Said otherwise, the United States' calculation that Iran will not suspend its nuclear activities, as demanded, will deny Russian and Chinese diplomats their hitherto sound justification not to follow the road to sanctions. Thus the US offer for talks is geared less to solicit a positive answer from Iran than toward the expected positive reaction from Moscow and Beijing in the aftermath of a failed attempt at direct diplomacy.

The real litmus test of US multilateralism toward Iran will be over the Iranian response to the latest package of incentives to be offered to Tehran.

What this package may or may not contain is, of course, of highest importance, which is why European diplomats have exercised extreme caution not to have it leaked to the press.

A clue, though, was given by Rice, who cited "beneficial" rewards, such as "trade and investment", hinting at the United States' willingness to drop some of its sanctions against Iran in return for Iran's willingness to stop its nuclear drive.

Iran's options
Iran appears set on its present course of gradually mastering an independent nuclear-fuel cycle no matter what the threats or incentives. But this does not by definition preclude the option of a mini-return to the past, that is, the Paris Agreement, which stipulated that the Iranian suspension of enrichment activities would continue as long as talks with the EU-3 were ongoing.

Another option would be to put Iran's centrifuges on "cold standby", and then engage in direct talks. This would have the distinct advantage of not appearing as a concession to the US. The fact that there are reportedly technical problems with the centrifuge operations, per a recent article in the New York Times, adds weight to this option to give diplomacy a real chance in the face of a crisis that has been spiraling down a very dangerous path.

On the other hand, if Iran rejects the US offer for talks and the European package altogether, it will almost certainly lose the battle for world public opinion, and that is a hefty price it can ill afford.

After all, the non-aligned countries have thrown their weight behind Iran's nuclear rights, this after much diplomatic energy and expenditure by Iran - praised even by Iran's critics in the Western media. Yet the new US move has the ability to knock down this diplomacy if Tehran takes rash missteps instead of prudent counter-moves.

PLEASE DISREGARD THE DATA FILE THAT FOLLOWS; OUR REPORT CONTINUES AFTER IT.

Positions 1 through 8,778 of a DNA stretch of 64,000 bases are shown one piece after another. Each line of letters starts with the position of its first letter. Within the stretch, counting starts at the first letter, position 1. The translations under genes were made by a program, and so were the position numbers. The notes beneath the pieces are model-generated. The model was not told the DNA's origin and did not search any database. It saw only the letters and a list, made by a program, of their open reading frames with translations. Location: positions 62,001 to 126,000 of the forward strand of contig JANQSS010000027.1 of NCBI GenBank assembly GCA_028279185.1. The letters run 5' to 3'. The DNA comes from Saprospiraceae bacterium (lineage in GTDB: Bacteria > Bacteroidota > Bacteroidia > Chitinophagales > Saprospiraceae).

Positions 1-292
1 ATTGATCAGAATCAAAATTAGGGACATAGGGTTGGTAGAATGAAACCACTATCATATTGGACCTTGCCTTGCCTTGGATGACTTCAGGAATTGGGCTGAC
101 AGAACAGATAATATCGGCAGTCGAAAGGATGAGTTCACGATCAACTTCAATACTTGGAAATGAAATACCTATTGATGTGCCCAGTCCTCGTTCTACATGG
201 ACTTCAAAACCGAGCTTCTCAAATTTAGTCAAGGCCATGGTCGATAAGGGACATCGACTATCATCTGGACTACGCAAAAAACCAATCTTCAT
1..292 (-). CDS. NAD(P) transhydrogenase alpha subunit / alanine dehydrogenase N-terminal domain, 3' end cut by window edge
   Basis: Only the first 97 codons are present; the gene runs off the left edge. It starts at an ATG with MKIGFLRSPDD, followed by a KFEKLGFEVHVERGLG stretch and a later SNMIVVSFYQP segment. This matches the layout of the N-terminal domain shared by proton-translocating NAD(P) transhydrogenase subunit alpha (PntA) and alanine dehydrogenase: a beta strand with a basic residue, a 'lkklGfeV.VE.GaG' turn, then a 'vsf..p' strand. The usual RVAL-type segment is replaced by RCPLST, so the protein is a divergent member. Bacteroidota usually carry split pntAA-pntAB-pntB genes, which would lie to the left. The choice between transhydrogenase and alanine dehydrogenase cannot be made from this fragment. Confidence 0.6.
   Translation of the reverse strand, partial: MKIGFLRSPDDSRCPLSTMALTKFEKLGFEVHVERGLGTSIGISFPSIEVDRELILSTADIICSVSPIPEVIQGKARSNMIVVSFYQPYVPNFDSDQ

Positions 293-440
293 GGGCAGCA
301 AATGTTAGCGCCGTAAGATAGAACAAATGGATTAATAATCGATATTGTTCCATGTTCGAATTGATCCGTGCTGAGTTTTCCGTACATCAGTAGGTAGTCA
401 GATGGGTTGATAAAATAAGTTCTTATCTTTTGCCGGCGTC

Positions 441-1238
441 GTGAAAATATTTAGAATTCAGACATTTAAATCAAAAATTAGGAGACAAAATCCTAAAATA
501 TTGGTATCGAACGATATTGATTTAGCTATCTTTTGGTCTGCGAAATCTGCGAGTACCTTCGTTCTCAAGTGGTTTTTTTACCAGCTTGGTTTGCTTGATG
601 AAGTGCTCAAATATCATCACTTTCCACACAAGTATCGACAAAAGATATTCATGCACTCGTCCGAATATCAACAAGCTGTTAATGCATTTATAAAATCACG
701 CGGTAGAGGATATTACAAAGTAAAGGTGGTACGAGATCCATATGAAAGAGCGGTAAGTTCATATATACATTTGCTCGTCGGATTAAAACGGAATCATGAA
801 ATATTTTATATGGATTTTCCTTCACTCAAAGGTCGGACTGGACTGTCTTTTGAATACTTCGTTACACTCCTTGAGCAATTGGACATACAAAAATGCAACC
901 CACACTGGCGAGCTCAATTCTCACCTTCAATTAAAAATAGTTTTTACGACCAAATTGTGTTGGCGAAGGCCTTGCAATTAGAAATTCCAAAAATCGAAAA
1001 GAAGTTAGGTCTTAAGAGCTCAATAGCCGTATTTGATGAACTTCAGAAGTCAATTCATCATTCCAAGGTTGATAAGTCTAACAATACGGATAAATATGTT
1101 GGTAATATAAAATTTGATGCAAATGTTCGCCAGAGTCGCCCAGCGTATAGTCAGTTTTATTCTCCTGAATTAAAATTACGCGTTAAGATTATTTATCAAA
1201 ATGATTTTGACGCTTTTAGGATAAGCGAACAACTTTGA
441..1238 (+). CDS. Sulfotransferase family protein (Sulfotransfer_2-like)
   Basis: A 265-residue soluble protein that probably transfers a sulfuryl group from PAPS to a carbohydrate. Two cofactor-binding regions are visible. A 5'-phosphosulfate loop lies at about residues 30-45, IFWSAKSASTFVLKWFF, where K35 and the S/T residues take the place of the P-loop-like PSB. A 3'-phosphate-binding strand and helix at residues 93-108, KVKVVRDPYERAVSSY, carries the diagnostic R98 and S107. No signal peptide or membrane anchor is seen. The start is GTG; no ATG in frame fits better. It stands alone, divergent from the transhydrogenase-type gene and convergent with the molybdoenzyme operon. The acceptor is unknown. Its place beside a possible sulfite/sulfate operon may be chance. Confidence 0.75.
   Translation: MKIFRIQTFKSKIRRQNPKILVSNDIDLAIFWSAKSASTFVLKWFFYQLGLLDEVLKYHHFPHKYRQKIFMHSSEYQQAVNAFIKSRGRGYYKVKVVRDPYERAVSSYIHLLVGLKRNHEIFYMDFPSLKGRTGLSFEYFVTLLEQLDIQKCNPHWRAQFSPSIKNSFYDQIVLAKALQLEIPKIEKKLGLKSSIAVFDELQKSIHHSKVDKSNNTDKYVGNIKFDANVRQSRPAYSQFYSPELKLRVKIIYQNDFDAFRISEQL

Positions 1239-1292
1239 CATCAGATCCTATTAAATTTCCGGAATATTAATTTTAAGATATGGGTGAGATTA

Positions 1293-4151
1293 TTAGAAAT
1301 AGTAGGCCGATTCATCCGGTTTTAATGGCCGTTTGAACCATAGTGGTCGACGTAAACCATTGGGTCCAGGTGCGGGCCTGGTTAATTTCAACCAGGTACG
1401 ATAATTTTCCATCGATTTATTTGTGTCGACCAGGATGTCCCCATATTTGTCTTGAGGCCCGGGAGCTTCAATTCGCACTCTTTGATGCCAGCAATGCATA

With the ball thrown back in Iran's court, the burden is on its diplomats to devise a concerted effort that acts in anticipation of the next two or three moves by the US and its allies, within a coherent strategic whole.

Iran has a tendency to trade diplomacy with rhetoric, and there are political limits to its nuclear flexibility. The latter is, however, a double-edged sword, given that any future sanctions would hit many Iranians in the pocket and thus add to political turmoil at home.

All in all, the United States' shrewd maneuver has opened a new window of opportunity for a diplomatic solution of the crisis, irrespective of the tactical nature of the move, due to its implications for global multilateralism. And the fact that only half a window is open does not by itself mean it is a dead end.

Rather, the fear of unwanted consequences by both sides is a primary motive for seizing on the opportunity of this crisis to create a real way of finding a way for the Islamic Republic and the US to get along together. The only trouble is that there are other, conflicting motivations that impede this force.
posted by ali ghannadi-irannuk

Kaveh L Afrasiabi, PhD, is the author of After Khomeini: New Directions in Iran's Foreign Policy (Westview Press) and co-author of "Negotiating Iran's Nuclear Populism", The Brown Journal of World Affairs, Volume XII, Issue 2, Summer 2005, with Mustafa Kibaroglu. He also wrote "Keeping Iran's nuclear potential latent", Harvard International Review, and Iran's Nuclear Program: Debating Facts Versus Fiction.